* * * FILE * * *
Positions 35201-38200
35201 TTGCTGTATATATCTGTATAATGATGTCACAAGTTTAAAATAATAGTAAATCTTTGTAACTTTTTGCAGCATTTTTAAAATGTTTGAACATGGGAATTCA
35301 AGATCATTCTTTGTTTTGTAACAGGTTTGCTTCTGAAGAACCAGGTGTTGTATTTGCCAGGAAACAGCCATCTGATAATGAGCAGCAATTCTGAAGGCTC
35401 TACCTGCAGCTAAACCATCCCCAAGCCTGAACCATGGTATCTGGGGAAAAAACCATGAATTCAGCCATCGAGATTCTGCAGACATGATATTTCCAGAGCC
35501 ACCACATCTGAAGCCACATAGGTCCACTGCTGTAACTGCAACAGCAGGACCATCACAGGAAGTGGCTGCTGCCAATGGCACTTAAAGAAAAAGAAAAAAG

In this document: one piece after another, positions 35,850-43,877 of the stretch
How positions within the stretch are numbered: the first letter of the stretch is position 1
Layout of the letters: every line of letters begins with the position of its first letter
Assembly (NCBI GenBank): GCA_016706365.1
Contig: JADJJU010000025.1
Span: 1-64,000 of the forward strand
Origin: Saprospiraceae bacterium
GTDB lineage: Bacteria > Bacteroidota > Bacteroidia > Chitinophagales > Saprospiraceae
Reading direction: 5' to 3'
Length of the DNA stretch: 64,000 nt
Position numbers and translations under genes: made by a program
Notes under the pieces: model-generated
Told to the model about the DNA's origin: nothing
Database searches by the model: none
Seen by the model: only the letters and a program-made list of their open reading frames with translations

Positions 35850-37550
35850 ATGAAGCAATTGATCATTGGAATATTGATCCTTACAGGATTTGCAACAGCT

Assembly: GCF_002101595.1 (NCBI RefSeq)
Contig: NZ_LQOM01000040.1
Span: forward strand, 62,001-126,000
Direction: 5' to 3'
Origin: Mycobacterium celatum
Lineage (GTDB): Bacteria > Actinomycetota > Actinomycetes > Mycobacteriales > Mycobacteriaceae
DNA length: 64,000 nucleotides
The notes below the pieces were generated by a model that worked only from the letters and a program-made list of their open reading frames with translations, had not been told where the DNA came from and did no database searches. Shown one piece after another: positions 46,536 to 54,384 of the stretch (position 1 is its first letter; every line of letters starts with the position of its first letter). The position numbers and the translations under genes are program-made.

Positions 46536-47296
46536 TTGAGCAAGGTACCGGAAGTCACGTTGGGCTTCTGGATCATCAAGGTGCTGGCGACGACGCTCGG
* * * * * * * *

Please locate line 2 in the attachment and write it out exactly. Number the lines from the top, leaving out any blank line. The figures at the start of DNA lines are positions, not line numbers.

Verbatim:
35201 TTGCTGTATATATCTGTATAATGATGTCACAAGTTTAAAATAATAGTAAATCTTTGTAACTTTTTGCAGCATTTTTAAAATGTTTGAACATGGGAATTCA